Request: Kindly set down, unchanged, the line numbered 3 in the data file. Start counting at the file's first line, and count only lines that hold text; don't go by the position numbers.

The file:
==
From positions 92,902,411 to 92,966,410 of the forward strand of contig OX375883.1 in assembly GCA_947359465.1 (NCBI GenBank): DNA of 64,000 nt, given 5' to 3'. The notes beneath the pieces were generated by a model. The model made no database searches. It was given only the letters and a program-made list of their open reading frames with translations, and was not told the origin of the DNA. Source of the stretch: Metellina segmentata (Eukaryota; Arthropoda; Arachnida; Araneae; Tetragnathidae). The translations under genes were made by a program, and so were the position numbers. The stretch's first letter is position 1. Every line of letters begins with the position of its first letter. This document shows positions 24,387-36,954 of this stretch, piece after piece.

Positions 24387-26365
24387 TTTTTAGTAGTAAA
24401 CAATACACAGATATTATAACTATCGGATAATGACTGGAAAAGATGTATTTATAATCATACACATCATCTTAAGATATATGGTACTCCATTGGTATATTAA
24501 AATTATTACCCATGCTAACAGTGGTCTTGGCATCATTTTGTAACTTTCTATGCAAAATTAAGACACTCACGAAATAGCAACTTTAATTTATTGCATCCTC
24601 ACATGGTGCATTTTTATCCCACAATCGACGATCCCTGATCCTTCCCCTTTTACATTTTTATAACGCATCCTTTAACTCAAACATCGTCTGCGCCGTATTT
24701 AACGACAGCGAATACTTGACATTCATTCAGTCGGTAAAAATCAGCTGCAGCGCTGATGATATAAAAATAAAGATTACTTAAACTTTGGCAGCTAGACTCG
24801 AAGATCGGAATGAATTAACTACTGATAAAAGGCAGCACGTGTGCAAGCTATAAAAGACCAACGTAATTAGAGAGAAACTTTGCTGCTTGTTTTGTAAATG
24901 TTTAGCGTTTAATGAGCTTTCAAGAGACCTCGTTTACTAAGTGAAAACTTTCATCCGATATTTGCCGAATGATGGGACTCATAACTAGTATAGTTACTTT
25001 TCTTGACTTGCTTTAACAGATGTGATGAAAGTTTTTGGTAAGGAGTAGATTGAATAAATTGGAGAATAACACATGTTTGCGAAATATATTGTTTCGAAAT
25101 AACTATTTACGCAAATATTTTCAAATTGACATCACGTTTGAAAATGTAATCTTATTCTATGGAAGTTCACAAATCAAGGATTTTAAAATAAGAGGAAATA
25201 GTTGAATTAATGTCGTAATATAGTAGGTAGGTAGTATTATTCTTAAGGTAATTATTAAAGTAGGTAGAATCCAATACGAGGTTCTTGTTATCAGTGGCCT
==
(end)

24387 TTTTTAGTAGTAAA